When does drawing a digital line on a satellite map cross an ethereal threshold into the centuries-old practice of licensed land surveying? This is the existential question now before a Mississippi state court.
But Mississippi’s Board of Licensure for Professional Engineers and Surveyors says that it should be the state entity solely responsible for land surveying.
The Board sued Vizaline in September 2017, alleging that Vizaline was in violation of state laws that require that surveyors have a proper license to do so. Further, the Board asked the court to force the company to pay back all of the money it had earned in the state and compel it to shut down.
This week, Vizaline countersued the members of the Board, saying that what it does is not surveying, and so the law does not apply.
Such a legal battle is “exciting,” according to H. Jefferson Powell, a law professor and the director of the First Amendment Clinic at Duke University School of Law.
“We are now in a period where technological and social change—satellite photography here, but many other developments and above all the Internet—are going to force the courts and the rest of us to think hard about how to preserve and carry forward the Constitution’s commitment to freedom of speech in novel and sometimes confusing circumstances,” he emailed Ars. “That is exciting…and of course the flip side of excitement in the law is anxiety.”
Paul Avelar, one of the IJ attorneys involved in the case, told Ars that Vizaline should not need the government’s permission simply to draw lines on a map. He says that this tactic amounted to “protectionism.”
“It is expression of data and information to generate new data and information,” Avelar told Ars.
Traditional land registry and surveying information uses a set of phraseology known as “metes and bounds“—a style of formalized English that attempts to use physical markers to define a piece of land.
Wikipedia gives this example: “beginning with a corner at the intersection of two stone walls near an apple tree on the north side of Muddy Creek road one mile above the junction of Muddy and Indian Creeks, north for 150 rods to the end of the stone wall bordering the road, then northwest along a line to a large standing rock on the corner of the property now or formerly belonging to John Smith, thence west 150 rods to the corner of a barn near a large oak tree, thence south to Muddy Creek road, thence down the side of the creek road to the starting point.”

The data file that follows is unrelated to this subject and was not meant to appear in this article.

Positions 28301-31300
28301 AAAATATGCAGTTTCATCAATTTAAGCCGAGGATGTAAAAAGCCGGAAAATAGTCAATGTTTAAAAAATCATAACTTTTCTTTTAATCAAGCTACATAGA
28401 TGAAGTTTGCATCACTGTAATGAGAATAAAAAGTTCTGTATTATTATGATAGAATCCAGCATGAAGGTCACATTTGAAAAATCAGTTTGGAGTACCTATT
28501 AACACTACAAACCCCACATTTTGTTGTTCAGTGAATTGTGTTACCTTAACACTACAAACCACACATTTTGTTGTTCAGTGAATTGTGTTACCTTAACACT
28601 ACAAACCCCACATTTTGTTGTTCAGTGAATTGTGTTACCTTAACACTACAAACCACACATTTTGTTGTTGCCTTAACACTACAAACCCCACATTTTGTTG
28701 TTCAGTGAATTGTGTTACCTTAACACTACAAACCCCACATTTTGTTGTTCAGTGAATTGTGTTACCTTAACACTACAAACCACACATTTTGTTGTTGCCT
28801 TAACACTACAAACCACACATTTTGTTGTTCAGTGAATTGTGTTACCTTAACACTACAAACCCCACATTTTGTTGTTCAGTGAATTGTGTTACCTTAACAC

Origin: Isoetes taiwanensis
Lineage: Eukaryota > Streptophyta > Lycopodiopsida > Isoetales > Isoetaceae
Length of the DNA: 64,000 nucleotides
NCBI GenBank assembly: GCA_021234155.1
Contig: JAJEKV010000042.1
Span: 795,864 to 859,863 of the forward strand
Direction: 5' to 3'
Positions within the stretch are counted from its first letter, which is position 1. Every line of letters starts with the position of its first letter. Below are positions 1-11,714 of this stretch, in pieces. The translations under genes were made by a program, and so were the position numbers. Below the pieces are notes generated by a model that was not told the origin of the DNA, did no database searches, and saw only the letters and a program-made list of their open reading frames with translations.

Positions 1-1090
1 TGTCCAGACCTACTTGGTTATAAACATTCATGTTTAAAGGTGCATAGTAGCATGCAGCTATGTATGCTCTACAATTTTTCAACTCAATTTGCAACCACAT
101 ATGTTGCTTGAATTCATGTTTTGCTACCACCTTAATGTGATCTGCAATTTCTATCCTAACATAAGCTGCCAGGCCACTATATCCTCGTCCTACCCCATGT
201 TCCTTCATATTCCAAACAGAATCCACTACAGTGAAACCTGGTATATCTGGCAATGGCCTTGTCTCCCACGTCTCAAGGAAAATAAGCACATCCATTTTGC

Vizaline takes “metes and bounds” English (like the paragraph above) and uses a computer program to simply draw a polygon on a map.
Clay Calvert, a law professor at the University of Florida, and the director of the Marion B. Brechner First Amendment Project, told Ars that this was a “great test case” as to whether such a state law fell squarely under normal regulations, or whether this touches the First Amendment, “in which case Mississippi will have a much harder time defending its licensing system.”
Similarly, David Snyder, the executive director of the First Amendment Coalition, said that the case will likely turn on the question of whether Vizaline is or is not engaged in surveying under current state law.
“There’s little question that the government is allowed to require certain professionals to obtain a license to practice their trade and that those who do not meet the licensing requirements but nonetheless practice that trade may be ordered to stop doing so,” he emailed Ars. “Doctors, lawyers, engineers, surveyors—all have to get licenses from the state.”
But, as he noted, if the Mississippi courts ultimately find that Vizaline’s business practices are not surveying, “then I think the surveying regulations as applied here would probably violate the First Amendment.”
James Bobo—the Mississippi special assistant attorney general who brought the case against Vizaline—did not respond to Ars’ request for comment.